CONODONTS were small eel-shaped animals with vertebrate affinities1–4. Known almost exclusively from the small, tooth-like, phosphatic elements of their feeding apparatus, they have one of the finest fossil records of any group of organisms. Until recently the identity of the animal to which conodont elements belonged was one of palaeontology's great mysteries; the function of the elements themselves, particularly blade-shaped elements, remains uncertain (compare refs 3 and 4). But recent insights into the conodont skeletal Bauplan5 allow the debate over function to be taken beyond arguments of analogy. Here we present a functional analysis of opposed blade-shaped-element pairs as components of an integrated apparatus. From this we conclude that such elements operated as cutting teeth within a grasping and food-processing apparatus.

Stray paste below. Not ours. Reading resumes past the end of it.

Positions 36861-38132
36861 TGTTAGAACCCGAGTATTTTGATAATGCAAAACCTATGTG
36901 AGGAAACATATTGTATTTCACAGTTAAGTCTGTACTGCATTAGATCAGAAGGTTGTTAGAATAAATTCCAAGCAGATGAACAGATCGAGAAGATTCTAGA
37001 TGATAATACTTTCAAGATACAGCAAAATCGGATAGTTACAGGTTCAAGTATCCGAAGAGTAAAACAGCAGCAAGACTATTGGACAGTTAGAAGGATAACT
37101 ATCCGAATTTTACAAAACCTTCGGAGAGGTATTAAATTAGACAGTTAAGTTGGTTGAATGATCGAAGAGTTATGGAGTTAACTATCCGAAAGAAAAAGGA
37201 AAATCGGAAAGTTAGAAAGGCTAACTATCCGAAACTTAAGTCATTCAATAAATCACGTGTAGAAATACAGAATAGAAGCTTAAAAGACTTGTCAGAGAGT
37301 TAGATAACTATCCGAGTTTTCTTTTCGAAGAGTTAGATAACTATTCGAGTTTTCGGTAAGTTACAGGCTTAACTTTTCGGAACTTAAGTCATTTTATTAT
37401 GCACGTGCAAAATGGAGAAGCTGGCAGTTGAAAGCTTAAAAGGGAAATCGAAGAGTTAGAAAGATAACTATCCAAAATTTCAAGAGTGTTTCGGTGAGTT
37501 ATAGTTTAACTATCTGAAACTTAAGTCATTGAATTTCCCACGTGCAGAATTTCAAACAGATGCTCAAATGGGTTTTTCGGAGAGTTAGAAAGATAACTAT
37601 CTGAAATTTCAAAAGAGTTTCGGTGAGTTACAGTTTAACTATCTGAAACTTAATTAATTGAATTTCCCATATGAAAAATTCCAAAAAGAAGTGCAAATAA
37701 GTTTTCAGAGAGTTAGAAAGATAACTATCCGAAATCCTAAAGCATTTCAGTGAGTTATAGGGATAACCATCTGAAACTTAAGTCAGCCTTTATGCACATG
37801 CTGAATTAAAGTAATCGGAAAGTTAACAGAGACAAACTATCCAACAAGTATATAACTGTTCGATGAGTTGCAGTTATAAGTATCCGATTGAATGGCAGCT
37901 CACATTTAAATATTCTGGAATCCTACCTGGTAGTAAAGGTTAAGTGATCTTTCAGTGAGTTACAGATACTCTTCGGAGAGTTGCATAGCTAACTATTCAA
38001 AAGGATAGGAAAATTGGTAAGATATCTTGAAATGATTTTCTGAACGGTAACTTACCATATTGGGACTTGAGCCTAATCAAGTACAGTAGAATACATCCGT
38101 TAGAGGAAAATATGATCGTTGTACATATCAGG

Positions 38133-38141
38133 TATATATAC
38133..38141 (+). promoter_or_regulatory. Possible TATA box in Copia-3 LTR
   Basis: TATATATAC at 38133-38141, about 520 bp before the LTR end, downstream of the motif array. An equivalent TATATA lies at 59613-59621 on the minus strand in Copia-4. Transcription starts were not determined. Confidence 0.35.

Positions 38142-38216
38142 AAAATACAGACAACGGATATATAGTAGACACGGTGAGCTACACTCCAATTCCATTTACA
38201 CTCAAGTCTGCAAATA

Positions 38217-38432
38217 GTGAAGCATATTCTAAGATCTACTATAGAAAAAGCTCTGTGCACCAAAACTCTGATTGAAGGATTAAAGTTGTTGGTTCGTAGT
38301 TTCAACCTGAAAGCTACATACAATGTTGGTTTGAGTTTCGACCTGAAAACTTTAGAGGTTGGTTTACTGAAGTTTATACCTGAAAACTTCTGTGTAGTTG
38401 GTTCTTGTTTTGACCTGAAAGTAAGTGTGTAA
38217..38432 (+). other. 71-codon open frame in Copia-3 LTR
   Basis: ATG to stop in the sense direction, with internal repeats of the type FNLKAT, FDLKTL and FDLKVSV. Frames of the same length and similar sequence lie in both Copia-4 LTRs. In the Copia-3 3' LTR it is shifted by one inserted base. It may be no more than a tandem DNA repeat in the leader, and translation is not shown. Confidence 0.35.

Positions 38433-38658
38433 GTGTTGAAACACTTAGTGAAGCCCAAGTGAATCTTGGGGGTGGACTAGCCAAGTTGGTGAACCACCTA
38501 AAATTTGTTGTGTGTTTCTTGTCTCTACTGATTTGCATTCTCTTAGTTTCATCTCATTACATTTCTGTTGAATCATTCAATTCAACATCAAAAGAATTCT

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Purnell, M., von Bitter, P. Blade-shaped conodont elements functioned as cutting teeth. Nature 359, 629–631 (1992). https://doi.org/10.1038/359629a0
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